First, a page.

A couple of years ago, my grandfather gave me a bunch of his old books. Among them was Farley Mowat’s Westviking: The Ancient Norse in Greenland and North America. It’s fascinating stuff. One of the figures Mowat describes is Olaf Tryggvason, a sea-Viking. He attacked Norway and killed its viceroy (Norway was then under the rule of Denmark). He then conquered Norway and set himself up as king. Olaf professed to be a Christian and was quite zealous to spread his faith. However, his methods were not exactly Pauline:
Olaf was a Christian convert, not because he had any regard for the Christian ethic but because he seems to have been one of the earliest north European rulers to have realized how useful Christianity could be to an autocratic monarch.
His methods of Christianizing Norway were ferocious but effective. Recalcitrant pagans of ordinary rank were summarily butchered or burned in their homes. If they were of sufficient importance to justify an effort being made to convert them, they were sometimes treated to the ordeal of the snake. The mouthpiece of a metal war-horn was forced well down the victim’s gullet; a snake, usually an adder, was placed in the bell and a lid was clamped over it. The horn was then heated until the tortured snake tried to escape by crawling down the victim’s throat. (136)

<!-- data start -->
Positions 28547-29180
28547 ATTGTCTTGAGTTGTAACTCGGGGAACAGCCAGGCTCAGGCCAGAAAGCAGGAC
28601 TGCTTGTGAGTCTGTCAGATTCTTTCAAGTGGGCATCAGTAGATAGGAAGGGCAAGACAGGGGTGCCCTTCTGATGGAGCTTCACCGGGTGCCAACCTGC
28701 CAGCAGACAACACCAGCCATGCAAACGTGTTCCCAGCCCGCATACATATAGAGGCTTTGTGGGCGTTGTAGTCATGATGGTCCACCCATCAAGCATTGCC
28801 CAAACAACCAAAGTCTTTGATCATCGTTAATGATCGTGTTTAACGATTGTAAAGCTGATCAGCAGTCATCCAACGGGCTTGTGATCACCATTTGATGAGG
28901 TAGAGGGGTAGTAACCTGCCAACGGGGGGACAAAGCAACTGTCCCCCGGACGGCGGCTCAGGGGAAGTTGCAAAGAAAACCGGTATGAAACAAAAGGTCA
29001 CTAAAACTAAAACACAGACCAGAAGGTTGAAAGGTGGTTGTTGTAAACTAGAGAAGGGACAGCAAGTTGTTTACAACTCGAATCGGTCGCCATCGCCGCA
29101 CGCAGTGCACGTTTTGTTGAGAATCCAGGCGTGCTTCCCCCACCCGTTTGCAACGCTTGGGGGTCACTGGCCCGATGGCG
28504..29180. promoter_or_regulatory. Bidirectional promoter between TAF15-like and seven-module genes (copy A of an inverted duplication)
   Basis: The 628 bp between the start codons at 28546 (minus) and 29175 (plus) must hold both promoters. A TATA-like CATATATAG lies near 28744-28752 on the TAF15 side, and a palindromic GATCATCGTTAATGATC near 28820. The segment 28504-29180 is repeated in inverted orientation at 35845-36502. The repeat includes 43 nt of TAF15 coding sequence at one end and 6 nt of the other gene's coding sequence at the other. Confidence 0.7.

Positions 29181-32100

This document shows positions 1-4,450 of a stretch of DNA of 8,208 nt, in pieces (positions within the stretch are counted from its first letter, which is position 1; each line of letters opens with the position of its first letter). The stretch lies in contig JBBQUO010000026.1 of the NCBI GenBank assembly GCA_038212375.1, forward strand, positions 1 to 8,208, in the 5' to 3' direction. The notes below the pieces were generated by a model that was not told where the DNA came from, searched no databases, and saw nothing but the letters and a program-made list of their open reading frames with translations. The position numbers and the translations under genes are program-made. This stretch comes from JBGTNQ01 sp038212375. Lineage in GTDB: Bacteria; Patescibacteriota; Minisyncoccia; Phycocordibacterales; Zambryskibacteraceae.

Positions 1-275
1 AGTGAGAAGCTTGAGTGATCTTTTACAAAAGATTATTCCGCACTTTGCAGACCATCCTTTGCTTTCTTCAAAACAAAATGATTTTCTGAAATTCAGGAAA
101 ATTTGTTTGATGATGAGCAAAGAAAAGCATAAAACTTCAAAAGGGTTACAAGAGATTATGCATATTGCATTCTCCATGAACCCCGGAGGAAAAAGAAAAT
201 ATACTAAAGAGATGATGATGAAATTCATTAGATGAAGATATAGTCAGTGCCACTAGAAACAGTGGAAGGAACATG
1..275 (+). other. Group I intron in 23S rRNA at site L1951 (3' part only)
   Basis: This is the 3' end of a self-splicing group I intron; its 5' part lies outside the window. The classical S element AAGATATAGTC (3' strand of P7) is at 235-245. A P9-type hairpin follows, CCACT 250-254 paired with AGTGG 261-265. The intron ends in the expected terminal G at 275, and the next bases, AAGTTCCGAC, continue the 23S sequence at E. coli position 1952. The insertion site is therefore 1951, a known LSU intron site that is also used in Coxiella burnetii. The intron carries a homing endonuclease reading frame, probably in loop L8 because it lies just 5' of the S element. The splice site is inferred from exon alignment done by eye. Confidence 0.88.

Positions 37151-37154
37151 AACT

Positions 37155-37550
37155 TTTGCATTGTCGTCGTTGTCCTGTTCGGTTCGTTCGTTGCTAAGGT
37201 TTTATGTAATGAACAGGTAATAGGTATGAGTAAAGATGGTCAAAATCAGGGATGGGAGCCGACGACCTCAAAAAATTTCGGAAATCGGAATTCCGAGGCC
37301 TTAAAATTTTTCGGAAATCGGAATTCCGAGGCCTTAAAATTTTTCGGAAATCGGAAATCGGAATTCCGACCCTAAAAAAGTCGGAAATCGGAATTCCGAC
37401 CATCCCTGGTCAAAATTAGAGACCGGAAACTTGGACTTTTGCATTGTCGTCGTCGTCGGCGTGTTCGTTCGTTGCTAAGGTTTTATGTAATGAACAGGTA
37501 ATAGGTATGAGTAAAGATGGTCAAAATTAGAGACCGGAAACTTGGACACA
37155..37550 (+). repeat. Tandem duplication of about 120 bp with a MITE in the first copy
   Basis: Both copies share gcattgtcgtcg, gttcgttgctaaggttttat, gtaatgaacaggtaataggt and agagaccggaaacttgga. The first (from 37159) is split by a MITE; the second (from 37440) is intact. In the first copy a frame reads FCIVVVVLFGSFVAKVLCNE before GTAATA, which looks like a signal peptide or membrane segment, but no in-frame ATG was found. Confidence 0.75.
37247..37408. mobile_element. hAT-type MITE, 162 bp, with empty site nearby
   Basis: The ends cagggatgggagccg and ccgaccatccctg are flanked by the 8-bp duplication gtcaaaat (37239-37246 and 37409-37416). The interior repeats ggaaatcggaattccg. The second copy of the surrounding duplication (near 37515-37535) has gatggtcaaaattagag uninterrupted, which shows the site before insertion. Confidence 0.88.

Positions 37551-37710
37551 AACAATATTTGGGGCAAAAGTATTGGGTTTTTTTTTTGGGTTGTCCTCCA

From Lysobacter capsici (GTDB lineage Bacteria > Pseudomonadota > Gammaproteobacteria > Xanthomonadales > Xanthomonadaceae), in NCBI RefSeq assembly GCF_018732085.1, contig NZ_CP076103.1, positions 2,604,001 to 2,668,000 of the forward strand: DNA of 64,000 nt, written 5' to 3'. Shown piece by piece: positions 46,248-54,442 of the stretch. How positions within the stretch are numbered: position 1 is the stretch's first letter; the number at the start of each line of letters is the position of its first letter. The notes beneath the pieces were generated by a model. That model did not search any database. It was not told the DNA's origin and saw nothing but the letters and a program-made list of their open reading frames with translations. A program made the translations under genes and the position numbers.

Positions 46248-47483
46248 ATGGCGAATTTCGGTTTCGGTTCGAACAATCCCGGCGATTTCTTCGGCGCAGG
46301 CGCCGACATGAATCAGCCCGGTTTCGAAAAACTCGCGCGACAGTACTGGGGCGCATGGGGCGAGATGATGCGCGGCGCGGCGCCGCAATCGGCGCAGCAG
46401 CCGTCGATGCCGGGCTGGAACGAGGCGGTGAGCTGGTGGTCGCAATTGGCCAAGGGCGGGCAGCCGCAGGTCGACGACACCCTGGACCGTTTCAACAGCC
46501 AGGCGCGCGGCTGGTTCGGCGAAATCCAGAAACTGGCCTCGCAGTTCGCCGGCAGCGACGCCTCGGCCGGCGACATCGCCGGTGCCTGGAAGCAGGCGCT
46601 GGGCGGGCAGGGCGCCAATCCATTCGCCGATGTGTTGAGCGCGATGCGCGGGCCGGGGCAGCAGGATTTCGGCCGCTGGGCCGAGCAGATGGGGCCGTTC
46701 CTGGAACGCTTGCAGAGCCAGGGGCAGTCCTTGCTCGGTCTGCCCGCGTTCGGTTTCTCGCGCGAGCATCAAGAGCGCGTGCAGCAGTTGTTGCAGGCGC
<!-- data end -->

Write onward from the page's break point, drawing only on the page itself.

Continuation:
Two things here: first, as Mowat indicates, you wonder about the authenticity of Olaf’s conversion and also the missionary methods/message used to “convert” him. What sort of Christ did he believe in? Second, you wonder if this would have happened had there been a full translation of the Bible in Old Norse. Parts of the Bible were translated into Norse, but this only happened two or three centuries after Olaf.